An aquarium is perhaps the easiest type of pet to have. There are some basic steps to caring for fish once the tank is established. There are things that should be done daily to care for fish and some things that need only be done weekly or bi-weekly.
Daily maintenance of an aquarium is fairly minimal. Look at the fish every day to make sure they appear to be overall healthy and happy. This may seem silly, but the main cause of sickness in fish is stress. So, a happy fish is a healthy fish. Check to see that all lights and filters on the aquarium are plugged in and functioning correctly. Feed the fish daily. Only feed what can be consumed in the first two to five minutes. Any excess food will become debris in the tank and lead to illness or attribute to excess nitrite levels. You should check the water ph and temp weekly. Any necessary adjustment should be made promptly. Check with your local pet store when purchasing fish to find out what levels are appropriate. They vary amongst fish species.
Filter cleaning is extremely important. Filters collect waste excreted by the fish and left in the tank in the form of excessive fool. The filters will eventually fill with debris and be unable to do their job unless they are cleaned. In addition to eliminating waste, filter sometimes act as an aeration device cycling oxygen through the tank. If the filters are clogged, circulation slows. This limits the amount of oxygen in the tank. If left untreated, this could be deadly for your fish. Change the filter on the aquarium every two to three weeks depending on need. You will know when it needs to be cleaned because the water will become cloudy or smelly. Some filters need to be replaced, while other simply need to be cleaned with water.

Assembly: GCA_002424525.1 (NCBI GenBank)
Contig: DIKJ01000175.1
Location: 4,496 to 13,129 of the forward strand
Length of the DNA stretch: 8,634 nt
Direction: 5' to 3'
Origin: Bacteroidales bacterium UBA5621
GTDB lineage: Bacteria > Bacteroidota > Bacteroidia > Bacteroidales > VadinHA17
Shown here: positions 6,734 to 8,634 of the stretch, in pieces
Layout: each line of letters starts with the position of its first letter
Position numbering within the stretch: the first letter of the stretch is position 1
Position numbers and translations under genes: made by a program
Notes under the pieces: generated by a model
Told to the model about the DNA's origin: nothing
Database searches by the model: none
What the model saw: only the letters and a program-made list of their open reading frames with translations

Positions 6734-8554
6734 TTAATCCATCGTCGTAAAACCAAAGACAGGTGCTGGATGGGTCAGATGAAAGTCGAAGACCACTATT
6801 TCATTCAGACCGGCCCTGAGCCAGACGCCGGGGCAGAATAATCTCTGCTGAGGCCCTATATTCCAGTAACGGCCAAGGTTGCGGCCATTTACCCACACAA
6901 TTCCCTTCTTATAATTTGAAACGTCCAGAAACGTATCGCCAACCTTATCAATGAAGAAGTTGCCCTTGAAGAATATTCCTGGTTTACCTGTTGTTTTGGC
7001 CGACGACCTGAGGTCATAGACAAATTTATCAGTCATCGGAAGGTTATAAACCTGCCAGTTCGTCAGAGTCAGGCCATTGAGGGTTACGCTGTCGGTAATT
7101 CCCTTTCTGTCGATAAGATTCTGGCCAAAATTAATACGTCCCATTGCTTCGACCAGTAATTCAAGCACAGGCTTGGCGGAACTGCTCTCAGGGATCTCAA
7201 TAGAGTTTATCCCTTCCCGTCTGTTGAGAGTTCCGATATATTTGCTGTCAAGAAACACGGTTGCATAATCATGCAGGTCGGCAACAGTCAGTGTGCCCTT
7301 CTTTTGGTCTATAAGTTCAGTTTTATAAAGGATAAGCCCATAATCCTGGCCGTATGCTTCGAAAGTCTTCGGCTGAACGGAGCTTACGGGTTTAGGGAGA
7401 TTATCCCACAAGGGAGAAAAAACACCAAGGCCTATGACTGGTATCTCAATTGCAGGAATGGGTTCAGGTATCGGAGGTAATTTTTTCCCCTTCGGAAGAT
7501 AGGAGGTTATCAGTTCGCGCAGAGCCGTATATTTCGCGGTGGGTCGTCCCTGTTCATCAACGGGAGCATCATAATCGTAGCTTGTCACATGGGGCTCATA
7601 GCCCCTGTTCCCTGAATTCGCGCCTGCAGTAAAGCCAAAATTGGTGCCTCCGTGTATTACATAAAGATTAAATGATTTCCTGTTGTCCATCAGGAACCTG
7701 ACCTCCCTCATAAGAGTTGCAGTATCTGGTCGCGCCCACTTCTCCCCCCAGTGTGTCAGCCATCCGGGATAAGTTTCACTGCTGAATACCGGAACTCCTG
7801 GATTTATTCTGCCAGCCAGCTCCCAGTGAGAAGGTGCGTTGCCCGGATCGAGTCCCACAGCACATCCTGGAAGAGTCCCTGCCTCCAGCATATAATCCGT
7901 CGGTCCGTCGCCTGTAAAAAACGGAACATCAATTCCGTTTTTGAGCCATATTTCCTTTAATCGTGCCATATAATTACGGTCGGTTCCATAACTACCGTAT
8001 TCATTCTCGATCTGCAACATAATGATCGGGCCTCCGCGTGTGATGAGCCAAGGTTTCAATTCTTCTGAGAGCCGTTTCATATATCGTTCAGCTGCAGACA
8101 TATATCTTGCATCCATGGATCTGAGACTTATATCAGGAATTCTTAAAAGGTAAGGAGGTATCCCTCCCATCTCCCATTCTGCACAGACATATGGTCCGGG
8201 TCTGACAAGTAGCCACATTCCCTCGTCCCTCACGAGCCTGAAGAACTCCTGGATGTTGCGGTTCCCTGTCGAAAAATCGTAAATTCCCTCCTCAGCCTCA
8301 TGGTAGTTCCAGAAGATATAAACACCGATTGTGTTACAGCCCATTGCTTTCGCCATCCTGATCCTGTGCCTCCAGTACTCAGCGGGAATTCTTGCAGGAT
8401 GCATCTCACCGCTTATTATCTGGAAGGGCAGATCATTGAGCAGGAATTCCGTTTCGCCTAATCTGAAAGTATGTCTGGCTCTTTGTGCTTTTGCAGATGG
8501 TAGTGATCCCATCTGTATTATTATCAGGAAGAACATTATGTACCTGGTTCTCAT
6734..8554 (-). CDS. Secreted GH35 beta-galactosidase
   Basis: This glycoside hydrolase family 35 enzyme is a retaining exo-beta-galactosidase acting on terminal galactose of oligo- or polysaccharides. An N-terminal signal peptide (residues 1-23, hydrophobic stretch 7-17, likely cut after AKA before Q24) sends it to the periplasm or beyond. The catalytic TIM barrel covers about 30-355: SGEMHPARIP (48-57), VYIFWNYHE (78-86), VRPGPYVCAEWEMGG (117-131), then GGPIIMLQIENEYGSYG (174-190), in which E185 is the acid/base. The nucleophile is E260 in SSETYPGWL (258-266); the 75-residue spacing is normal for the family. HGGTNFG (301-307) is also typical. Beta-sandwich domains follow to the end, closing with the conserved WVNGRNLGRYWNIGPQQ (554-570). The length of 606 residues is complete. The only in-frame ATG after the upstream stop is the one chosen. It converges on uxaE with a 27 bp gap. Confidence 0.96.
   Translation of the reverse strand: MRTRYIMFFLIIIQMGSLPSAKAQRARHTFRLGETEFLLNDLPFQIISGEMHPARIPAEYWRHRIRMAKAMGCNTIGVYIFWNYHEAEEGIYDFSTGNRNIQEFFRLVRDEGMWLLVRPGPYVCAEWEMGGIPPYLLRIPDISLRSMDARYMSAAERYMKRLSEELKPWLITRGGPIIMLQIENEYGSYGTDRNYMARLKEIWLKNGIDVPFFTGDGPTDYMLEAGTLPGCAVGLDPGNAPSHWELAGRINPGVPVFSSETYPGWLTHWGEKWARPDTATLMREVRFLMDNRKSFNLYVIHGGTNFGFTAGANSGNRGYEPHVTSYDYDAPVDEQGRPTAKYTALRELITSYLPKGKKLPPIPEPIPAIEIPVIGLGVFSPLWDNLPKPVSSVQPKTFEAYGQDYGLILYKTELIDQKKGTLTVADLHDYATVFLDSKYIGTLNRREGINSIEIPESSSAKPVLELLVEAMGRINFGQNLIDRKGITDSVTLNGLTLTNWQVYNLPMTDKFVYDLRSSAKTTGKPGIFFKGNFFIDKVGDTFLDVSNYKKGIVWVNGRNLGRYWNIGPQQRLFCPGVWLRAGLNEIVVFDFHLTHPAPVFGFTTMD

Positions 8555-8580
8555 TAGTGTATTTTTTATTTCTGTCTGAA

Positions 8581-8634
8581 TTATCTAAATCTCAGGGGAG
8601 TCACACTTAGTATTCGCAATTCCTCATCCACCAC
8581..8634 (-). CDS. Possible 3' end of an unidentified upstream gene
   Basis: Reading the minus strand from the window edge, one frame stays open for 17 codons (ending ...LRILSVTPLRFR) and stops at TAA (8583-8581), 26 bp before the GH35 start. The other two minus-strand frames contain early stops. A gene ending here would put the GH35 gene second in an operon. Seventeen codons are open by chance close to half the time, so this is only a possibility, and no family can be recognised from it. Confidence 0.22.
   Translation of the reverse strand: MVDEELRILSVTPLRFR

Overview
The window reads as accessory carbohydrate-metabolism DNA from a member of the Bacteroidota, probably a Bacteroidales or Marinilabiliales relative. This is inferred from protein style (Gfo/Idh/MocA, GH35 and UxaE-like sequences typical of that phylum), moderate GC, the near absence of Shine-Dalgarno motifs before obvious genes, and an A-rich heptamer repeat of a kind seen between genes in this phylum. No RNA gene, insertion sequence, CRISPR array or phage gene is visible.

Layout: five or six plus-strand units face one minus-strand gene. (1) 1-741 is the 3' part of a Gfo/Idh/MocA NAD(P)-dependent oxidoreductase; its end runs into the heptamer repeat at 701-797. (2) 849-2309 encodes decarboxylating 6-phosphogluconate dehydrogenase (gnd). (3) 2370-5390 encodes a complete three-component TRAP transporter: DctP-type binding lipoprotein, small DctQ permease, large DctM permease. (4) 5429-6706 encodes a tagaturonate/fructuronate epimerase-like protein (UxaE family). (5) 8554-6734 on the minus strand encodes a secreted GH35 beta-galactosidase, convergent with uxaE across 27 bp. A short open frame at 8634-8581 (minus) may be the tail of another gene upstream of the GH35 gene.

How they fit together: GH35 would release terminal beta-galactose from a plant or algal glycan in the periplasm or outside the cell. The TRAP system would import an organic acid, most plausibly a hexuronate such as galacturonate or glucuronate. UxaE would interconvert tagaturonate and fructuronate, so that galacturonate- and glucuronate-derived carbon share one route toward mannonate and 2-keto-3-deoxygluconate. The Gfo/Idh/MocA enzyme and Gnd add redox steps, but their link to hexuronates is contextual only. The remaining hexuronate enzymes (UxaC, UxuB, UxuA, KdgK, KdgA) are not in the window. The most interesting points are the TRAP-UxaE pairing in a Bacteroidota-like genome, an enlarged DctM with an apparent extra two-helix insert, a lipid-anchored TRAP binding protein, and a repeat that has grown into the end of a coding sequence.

The proper way to change water in a tank is to do it gradually. First unplug any lights and equipment before cleaning the aquarium. Change approximately one third of the water in the aquarium every one to two weeks. Water from the tap should be treated accordingly before adding to the tank and adjusted within two degrees of the aquarium. Again, check with your local retailer when purchasing fish. Some treatments allow the tap water to be ready in as little as an hour, while others need to sit overnight before being added to the tank.
Clean the sides of the tank with a scrubber to remove any built up algae. Be careful not to disturb or scare the fish. Move rocks and decorations to loosen any debris. Try to collect this debris when removing the water, either with a bucket or a vacuum type of siphon. Prune any dead leaves from aquatic plants. Clean the outside of the tank with a squeegee and clean tap water. Clean the cover and lid. Lastly, plug the aquarium back in, and enjoy the freshly cleaned tank.